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France and Indonesia

Political relations

For France, Indonesia is one of the driving forces in the ASEAN and regional diplomacy. “France and Indonesia share a common vision of international society and are both committed to democratic values, human rights and tolerance. They also have a common aspiration for a more equitable, transparent and democratic international order, and for a stronger multilateral system in a culturally diversified world where the rule of law prevails” (excerpt from the preamble of the strategic partnership).

A strategic partnership was concluded during the visit of Prime Minister François Fillon, on 30June and 1 July 2011. It follows the political declaration issued on the occasion of President Yudhoyono’s visit to France on 14 December 2009 and focuses on consolidating bilateral cooperation on political and security issues, the economy, development, education and culture, and increased exchanges between civil societies. Four agreements were also signed during the Prime Minister’s visit to Jakarta. They focus on cooperation in the fields of energy and mineral resources, museums, higher education and tourism.

Bilateral strategic dialogue was launched during the visit to Jakarta by the French Minister of Foreign Affairs in August 2013 and continued during the visit to Paris by the Indonesian Minister of Foreign Affairs, Mr Marty Natalegawa, on 25 January 2014. The French President met with his Indonesian counterpart, President Joko "Jokowi" Widodo, on the sidelines of the G20 Summit in Brisbane in November 2014. The French Foreign Minister met with his counterpart in September and December 2015, and in July 2016. Mr MatthiasFekl visited Jakarta in April 2016 together with a business delegation.


  • July 2016: Meeting between the French and Indonesian foreign ministers in Paris April 2016: visit to Jakarta by MrMatthias Fekl, Minister of State for Foreign Trade, the Promotion of Tourism and French Nationals Abroad. December 2015: Meeting between the French and Indonesian Ministers of Foreign Affairs in New York and on the sidelines of COP21 in Le Bourget
  • September 2015: Meeting between the Ministers of Foreign Affairs of France and Indonesia in New York, on the sidelines of the United Nations General Assembly.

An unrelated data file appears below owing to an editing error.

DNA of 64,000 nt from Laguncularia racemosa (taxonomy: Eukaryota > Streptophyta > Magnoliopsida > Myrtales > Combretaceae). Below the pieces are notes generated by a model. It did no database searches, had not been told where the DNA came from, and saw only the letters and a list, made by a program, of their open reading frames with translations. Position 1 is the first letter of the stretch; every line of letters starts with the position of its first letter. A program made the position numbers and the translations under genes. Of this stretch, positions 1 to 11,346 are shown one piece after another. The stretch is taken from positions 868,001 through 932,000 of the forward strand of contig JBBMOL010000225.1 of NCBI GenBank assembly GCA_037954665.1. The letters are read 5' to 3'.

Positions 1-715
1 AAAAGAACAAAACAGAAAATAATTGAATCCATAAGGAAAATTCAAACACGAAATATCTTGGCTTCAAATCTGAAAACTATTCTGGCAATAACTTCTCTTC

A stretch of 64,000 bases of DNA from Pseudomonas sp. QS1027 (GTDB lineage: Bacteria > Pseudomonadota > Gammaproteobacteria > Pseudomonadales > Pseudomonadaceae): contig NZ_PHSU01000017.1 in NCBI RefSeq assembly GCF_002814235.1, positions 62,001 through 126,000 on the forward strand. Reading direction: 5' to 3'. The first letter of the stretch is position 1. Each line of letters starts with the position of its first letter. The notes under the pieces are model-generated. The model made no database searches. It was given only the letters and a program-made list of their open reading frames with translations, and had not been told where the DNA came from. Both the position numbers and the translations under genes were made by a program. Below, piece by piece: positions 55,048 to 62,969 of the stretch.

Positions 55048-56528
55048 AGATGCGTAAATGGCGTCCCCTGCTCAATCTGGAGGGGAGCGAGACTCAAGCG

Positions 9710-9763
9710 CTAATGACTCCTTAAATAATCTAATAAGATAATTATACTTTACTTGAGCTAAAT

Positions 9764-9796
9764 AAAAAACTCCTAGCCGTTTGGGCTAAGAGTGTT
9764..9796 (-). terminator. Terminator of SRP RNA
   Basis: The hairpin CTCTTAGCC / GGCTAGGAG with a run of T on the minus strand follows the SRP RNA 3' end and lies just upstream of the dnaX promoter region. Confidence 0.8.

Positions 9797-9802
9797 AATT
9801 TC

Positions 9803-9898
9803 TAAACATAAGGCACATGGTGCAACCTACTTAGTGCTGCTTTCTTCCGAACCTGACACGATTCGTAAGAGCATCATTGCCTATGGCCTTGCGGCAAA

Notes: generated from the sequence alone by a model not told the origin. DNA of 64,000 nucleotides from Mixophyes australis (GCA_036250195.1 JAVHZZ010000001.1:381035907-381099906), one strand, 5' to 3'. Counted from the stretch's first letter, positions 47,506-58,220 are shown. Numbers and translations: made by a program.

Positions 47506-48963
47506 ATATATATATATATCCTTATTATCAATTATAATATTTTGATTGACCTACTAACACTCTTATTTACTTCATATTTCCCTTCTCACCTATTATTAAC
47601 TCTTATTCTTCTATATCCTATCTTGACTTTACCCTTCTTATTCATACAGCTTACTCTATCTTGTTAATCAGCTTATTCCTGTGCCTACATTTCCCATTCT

• January 2015: Visit to Jakarta by MrMichelSapin, Minister of Finance and Public Accounts
  • November 2014: Meeting between the French and Indonesian Presidents in Brisbane (G20 Summit)
  • January 2014: Visit to Paris by Marty Natalegawa, Indonesian Minister of Foreign Affairs
  • August 2013: Visit to Jakarta by Laurent Fabius, French Minister of Foreign Affairs

Economic relations

Our trade with Indonesia (with a 0.9% market share in 2015) has been developing positively since 2013 and amounted to €3.9 billion in 2015, with a trade surplus for France in the region of €536.3 billion for the third consecutive year (€131 million in 2014 and €43 million in 2013). French exports to Indonesia (€2.2 billion) are largely dominated by the transport equipment sector accounting for 69% of total exports. Other industrial products (including cosmetics and perfumes) account for 11% of our exports (€252 million), followed by sales of mechanical, electronic and computer equipment (€227million) and the agri-food industry (€161million). Our imports total €1.7 billion and the textile sector makes up 30% of our purchases (€508million), followed by sales of mechanical, electronic and computer equipment (€473.6million or 28%).

The French economic presence in the country relies on a few large groups such as L’Oréal, Total, Alstom and Michelin. 170 French companies (including Danone, Carrefour and Accor) employ 40,000 people. Opportunities exist in particular in infrastructure and transport development, and in the field of armament. France’s investment stock amounted to €2.2billion in 2014 (third-largest European investor) and is focused on extractive industries and services.